Mankind is its own worse nightmare. Wars, disease, and famine are bad enough, but we like to up the ante. Through pollution and greed, we ruin everything around us. What’s more, when the world is divided, the powerful people make the gap as large as possible. This is Vengeful Heart in a nutshell. It’s a futuristic look at how terrible life could be.
Developed by Salmon Snake. and published by Top Hat Studios, Inc, this is a cyberpunk visual novel title. Presented with a pixelated style, this is wonderfully retro. On top of this, it utilises synth music to add to the 80s vibes. However, unlike its peers, there are limited branches to the story and this may frustrate some.
Vengeful Heart: a story of betrayal.
Now, call me sick, if you will, but I adore a good betrayal plot. It’s fascinating to watch the hero being knocked down, only to rise from the flames. This happens brilliantly in Vengeful Heart. However, if you are hopeful of some romance to lighten the mood, this is sadly lacking. Therefore, strap yourself in and prepare for many hard-hitting moments.
You are Josephine Lace, a young hydraulic engineer who is eager to please. She is obsessed with work and is desperate to climb the corporate ladder. However, her plans are destroyed when the company she works for betrays her. See, this futuristic world is short on water, and subsequently, this liquid gold makes people greedy. Yet where there is greed, there is rebellion, and this is the turning point for the protagonist. A life-changing event occurs, and she barely survives. Hell-bent on revenge, Josephine moves in different circles and tries to undermine the corporation she used to hold so dear.
Execution, characters, and where is the depth?
Whenever I take on a visual novel, I always worry that the plot will be poorly executed. Sadly, my concerns came to the fore as many of the excellent ideas felt fragmented. Accordingly, it was extremely frustrating to see the wonderful ideas evolving and then not flow together. Now, this genre is guilty of this when there are multiple story branches. However, Vengeful Heart has limited choices, so it should be much stronger in this aspect.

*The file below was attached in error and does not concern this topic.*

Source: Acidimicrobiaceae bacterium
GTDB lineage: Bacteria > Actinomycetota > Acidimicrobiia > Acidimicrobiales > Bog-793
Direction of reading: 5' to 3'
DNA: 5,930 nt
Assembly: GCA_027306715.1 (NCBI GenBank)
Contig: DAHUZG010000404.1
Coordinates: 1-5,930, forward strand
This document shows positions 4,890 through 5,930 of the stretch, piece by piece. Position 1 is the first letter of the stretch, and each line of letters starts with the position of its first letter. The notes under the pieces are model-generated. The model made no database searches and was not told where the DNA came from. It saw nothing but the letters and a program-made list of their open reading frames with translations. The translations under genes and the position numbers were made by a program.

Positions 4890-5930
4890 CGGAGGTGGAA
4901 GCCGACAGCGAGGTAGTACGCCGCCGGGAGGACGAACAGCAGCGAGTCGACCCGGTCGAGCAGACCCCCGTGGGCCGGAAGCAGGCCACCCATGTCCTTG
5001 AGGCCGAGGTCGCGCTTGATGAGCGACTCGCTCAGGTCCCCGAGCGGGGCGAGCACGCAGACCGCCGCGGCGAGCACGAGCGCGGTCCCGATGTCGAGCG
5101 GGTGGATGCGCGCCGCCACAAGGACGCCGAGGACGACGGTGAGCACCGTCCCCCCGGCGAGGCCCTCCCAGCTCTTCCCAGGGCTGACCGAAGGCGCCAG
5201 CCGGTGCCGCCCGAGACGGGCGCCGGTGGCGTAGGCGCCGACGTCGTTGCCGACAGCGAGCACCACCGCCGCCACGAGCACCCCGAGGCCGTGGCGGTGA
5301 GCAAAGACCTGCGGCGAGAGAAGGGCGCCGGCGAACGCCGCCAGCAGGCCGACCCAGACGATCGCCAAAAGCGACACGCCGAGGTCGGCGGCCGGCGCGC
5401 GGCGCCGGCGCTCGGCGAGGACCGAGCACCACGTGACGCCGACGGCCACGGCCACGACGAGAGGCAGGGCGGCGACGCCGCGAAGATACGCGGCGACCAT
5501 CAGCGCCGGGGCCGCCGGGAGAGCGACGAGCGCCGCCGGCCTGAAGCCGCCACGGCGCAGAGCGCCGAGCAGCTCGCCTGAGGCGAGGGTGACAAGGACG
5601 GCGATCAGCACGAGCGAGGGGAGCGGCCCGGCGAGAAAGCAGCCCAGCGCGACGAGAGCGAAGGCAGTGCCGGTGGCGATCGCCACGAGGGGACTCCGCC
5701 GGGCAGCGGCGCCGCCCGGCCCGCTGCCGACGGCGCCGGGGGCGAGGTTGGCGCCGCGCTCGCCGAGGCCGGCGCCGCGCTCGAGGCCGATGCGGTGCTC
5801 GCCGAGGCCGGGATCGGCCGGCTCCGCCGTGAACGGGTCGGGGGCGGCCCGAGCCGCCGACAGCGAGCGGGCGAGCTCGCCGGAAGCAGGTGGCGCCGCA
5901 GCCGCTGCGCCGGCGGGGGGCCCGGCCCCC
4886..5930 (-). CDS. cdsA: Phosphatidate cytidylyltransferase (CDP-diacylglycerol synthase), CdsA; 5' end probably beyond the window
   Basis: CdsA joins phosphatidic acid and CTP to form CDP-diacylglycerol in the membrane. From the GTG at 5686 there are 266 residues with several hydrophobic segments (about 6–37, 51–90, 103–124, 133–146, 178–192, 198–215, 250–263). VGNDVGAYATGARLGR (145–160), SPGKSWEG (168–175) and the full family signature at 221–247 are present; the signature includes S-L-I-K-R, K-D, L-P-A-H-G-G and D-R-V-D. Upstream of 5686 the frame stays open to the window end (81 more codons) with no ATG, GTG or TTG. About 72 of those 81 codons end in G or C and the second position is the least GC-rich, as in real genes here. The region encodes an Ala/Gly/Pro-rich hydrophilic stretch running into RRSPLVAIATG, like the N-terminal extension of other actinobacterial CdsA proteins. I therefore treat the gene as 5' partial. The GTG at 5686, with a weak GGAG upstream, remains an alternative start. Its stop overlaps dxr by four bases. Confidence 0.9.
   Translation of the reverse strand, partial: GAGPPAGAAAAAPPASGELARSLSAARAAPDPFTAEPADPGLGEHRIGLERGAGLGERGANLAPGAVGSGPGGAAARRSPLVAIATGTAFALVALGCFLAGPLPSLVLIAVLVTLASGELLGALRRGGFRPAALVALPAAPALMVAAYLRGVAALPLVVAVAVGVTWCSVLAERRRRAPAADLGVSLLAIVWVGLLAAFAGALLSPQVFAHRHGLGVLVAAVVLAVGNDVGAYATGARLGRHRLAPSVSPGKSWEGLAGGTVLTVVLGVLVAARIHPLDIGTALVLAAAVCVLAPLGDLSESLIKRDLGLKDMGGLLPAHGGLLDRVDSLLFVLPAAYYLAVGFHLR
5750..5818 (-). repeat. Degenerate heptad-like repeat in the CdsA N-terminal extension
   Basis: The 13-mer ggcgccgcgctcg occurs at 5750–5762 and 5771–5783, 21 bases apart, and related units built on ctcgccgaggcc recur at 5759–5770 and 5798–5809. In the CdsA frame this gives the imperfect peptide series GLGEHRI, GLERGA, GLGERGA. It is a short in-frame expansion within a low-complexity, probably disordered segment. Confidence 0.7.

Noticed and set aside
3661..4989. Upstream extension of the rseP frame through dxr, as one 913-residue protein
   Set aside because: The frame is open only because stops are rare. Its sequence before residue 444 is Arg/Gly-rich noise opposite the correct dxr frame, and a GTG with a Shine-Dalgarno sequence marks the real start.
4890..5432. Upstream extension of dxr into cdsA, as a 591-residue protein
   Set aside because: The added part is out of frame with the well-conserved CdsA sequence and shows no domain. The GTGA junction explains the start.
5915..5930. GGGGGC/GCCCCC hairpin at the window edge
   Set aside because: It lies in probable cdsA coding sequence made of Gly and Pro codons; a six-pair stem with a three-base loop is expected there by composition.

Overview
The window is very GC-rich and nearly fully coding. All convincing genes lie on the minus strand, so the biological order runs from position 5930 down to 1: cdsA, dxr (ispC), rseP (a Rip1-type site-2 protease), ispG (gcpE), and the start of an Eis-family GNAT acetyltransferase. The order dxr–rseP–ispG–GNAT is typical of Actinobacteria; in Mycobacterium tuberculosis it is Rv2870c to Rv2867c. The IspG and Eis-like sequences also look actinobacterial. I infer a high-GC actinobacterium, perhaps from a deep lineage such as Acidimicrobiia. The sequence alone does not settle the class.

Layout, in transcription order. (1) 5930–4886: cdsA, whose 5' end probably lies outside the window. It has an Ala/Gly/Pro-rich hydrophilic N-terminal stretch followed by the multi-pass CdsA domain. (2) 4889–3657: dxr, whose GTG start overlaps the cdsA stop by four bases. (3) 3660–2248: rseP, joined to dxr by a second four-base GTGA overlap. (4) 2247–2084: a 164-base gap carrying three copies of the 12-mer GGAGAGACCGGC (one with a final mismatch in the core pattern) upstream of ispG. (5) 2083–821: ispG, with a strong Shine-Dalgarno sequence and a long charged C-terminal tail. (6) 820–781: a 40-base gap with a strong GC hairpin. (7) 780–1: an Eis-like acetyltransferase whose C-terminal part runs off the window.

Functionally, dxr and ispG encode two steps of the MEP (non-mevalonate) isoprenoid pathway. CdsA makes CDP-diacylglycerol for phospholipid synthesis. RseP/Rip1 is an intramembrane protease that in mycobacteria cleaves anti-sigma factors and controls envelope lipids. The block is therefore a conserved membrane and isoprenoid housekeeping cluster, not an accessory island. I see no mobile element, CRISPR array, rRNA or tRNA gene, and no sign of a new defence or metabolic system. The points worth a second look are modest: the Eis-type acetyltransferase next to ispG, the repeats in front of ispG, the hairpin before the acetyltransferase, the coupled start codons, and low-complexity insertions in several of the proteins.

So, the plot is a little bitty, but surely the characters will come to the rescue? Unfortunately not! For unknown reasons, the hero’s persona changes very early on. Subsequently, the betrayal element of the story unfolds very quickly. Now, some of you may like that it gets to the point early on, but I prefer a bit more suspense. One benefit, though, was the introduction of new people and the rich look at social commentary. I adored the blend of characters and the blunt and eye-opening dialogue. Yet, it’s a shame the developers didn’t build this up much slower.
The layers of revenge and hate are clear to see, but other elements take a back seat. The game’s blurb indicates romance as a poignant experience, yet it was more of a damp squib. It was a shame that this plays second fiddle to the core moments, as it would have added depth without detracting from the story.
Vengeful Heart is wonderfully retro and futuristic.
The terms wonderfully retro and futuristic are a contradiction, yet they are relevant for this title. Vengeful Heart has a brilliantly dated look that captures its futuristic imagery. The use of pixelated portraits and low-detail backdrops reminded me of 80s gaming. Furthermore, the purple and neon tones blended with cold and overbearing structures were cold, callous, and dystopian in style. Overall, the presentation didn’t amaze me, but it worked well with the theme, without being remarkable.
The audio, on the other hand, was fantastic. The synth music brilliantly sets the scene with its metallic and electronic tones. Again, it was reminiscent of the 80s, and this complements the pixelated imagery. Moreover, it was nicely balanced with the pace of the story and the dialogue. Like its peers, there is little reliance on sound effects, so the developers needed to get this right. Luckily, they got it spot on.
Relax and read.
What I cherish about the visual novel genre is how relaxing they are to play. The controls are always simple and a handy skip function speeds things up. Vengeful Heart follows suit, mostly, but its auto-read function is abysmal. I struggled to balance the pace, and this broke the immersion. It is a minor thing, but I don’t want to hold the controller all the time. Annoyingly, this game made me do just that.
With two endings to experience, there is some replay value. Luckily, the two branches have unique moments and this prevents repetition. However, it isn’t the longest story, so you’ll get through it quickly. Unlike its peers, there is no good or bad finale and this was unusual. Furthermore, you don’t need to see both endings, but they tidy up the aforementioned disjointed elements of the plot, so it is worth the effort.
Vengeful Heart could have been fantastic.
There is plenty to enjoy about Vengeful Heart, however, it misses many opportunities. Consequently, it doesn’t fulfil its potential, as it could have been brilliant. Sadly, it rushes its character development, and the plot is too fragmented. What’s more, the romantic moments are lacking depth and feel like an afterthought. However, though it could have been better, I still enjoyed it. Therefore, I recommend you to buy it here! Revenge is all-consuming. Yet, when your world is ripped apart, what else do you have to live for?